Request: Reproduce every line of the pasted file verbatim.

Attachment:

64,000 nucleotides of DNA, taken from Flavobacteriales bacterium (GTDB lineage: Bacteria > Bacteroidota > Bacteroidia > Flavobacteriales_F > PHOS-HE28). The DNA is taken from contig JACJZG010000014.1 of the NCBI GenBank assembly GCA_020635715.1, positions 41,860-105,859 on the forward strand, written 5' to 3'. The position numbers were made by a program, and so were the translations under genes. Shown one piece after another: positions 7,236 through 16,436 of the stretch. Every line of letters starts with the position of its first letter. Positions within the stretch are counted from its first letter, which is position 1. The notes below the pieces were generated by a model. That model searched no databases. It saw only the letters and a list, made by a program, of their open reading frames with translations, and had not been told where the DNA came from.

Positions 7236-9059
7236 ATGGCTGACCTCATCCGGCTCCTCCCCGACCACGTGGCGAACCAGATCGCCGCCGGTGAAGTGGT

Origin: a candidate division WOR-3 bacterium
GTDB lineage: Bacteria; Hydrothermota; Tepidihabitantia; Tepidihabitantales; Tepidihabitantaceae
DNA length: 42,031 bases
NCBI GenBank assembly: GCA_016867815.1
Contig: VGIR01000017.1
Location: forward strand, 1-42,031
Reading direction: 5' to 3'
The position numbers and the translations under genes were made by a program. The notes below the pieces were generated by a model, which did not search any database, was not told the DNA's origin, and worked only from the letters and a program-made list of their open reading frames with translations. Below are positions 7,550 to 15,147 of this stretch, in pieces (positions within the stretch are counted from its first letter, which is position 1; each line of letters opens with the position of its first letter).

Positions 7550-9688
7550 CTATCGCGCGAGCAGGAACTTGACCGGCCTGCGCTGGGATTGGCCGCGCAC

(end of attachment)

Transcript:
64,000 nucleotides of DNA, taken from Flavobacteriales bacterium (GTDB lineage: Bacteria > Bacteroidota > Bacteroidia > Flavobacteriales_F > PHOS-HE28). The DNA is taken from contig JACJZG010000014.1 of the NCBI GenBank assembly GCA_020635715.1, positions 41,860-105,859 on the forward strand, written 5' to 3'. The position numbers were made by a program, and so were the translations under genes. Shown one piece after another: positions 7,236 through 16,436 of the stretch. Every line of letters starts with the position of its first letter. Positions within the stretch are counted from its first letter, which is position 1. The notes below the pieces were generated by a model. That model searched no databases. It saw only the letters and a list, made by a program, of their open reading frames with translations, and had not been told where the DNA came from.

Positions 7236-9059
7236 ATGGCTGACCTCATCCGGCTCCTCCCCGACCACGTGGCGAACCAGATCGCCGCCGGTGAAGTGGT

Origin: a candidate division WOR-3 bacterium
GTDB lineage: Bacteria; Hydrothermota; Tepidihabitantia; Tepidihabitantales; Tepidihabitantaceae
DNA length: 42,031 bases
NCBI GenBank assembly: GCA_016867815.1
Contig: VGIR01000017.1
Location: forward strand, 1-42,031
Reading direction: 5' to 3'
The position numbers and the translations under genes were made by a program. The notes below the pieces were generated by a model, which did not search any database, was not told the DNA's origin, and worked only from the letters and a program-made list of their open reading frames with translations. Below are positions 7,550 to 15,147 of this stretch, in pieces (positions within the stretch are counted from its first letter, which is position 1; each line of letters opens with the position of its first letter).

Positions 7550-9688
7550 CTATCGCGCGAGCAGGAACTTGACCGGCCTGCGCTGGGATTGGCCGCGCAC